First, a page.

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Do Cash Transfers Improve Birth Outcomes? Evidence from Matched Vital Statistics, Program and Social Security Data

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  • Amarante, Verónica
  • Manacorda, Marco
  • Miguel, Edward
  • Vigorito, Andrea

Abstract

There is limited empirical evidence on whether cash social assistance to poor pregnant women improves children’s birth outcomes. Using program administrative micro-data matched to longitudinal vital statistics on the universe of births in Uruguay, we estimate that participation in a generous cash transfer program led to a sizeable 15 to 17% reduction in the incidence of low birth weight. Improvements in mother nutrition and a fall in labor supply, out-of-wedlock births and mother’s smoking all appear to contribute to this effect. Effects are not driven by changes in fertility. We conclude that, by improving child health, cash transfers may help break the cycle of intergenerational poverty.

Suggested Citation

  • Amarante, Verónica & Manacorda, Marco & Miguel, Edward & Vigorito, Andrea, 2012. "Do Cash Transfers Improve Birth Outcomes? Evidence from Matched Vital Statistics, Program and Social Security Data," Department of Economics, Working Paper Series qt565889qz, Department of Economics, Institute for Business and Economic Research, UC Berkeley.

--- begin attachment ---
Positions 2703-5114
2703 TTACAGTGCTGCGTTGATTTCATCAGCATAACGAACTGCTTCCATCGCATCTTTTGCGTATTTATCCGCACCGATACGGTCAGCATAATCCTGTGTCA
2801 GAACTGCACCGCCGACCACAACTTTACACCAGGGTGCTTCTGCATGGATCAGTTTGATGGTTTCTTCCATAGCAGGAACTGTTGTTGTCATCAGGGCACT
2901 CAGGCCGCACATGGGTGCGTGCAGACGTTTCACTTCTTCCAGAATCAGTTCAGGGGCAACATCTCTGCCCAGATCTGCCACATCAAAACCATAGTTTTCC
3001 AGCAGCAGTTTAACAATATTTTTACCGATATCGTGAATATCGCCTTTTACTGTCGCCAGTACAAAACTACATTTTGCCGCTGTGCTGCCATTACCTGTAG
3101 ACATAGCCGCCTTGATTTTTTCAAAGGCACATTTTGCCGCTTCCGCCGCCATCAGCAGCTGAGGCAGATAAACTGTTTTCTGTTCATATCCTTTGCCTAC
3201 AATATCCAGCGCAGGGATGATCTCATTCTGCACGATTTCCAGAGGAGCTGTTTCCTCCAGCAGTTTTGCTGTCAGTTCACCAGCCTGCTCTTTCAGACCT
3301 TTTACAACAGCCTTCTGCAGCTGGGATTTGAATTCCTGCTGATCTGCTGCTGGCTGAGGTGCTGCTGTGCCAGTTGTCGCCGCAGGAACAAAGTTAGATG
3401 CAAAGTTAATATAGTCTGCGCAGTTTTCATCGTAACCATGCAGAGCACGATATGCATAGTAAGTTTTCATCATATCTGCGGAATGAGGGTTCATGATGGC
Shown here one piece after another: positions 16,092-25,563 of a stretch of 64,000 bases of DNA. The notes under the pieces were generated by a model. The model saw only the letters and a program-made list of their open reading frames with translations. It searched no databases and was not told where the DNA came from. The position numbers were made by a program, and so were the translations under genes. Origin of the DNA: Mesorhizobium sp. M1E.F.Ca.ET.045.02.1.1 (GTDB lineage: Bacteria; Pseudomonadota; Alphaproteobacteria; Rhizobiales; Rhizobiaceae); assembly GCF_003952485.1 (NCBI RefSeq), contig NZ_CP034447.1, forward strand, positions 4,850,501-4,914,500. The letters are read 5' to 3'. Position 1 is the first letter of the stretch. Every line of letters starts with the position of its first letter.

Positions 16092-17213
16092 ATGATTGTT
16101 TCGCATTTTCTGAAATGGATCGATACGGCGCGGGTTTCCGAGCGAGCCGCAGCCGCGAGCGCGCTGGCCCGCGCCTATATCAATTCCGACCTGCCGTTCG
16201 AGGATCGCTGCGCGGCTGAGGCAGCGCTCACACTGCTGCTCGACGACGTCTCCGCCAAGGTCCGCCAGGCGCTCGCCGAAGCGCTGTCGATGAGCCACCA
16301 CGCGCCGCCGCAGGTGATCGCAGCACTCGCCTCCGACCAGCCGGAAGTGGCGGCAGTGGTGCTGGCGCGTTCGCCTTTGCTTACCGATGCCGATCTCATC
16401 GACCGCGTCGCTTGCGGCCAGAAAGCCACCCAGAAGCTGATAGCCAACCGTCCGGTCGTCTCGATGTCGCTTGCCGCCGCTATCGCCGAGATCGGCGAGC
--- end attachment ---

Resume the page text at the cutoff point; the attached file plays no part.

• Handle: RePEc:cdl:econwp:qt565889qz
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    More about this item

    Keywords

    Medicine and Health Sciences; Social and Behavioral Sciences; public policy; fertility; child care; family planning; children; youth; cash transfers; reproductive health; government policy; welfare programs;
    All these keywords.

    JEL classification:

    • I14 - Health, Education, and Welfare - - Health - - - Health and Inequality
    • I32 - Health, Education, and Welfare - - Welfare, Well-Being, and Poverty - - - Measurement and Analysis of Poverty
    • I38 - Health, Education, and Welfare - - Welfare, Well-Being, and Poverty - - - Government Programs; Provision and Effects of Welfare Programs
    • J13 - Labor and Demographic Economics - - Demographic Economics - - - Fertility; Family Planning; Child Care; Children; Youth
    • J16 - Labor and Demographic Economics - - Demographic Economics - - - Economics of Gender; Non-labor Discrimination
    • O15 - Economic Development, Innovation, Technological Change, and Growth - - Economic Development - - - Economic Development: Human Resources; Human Development; Income Distribution; Migration

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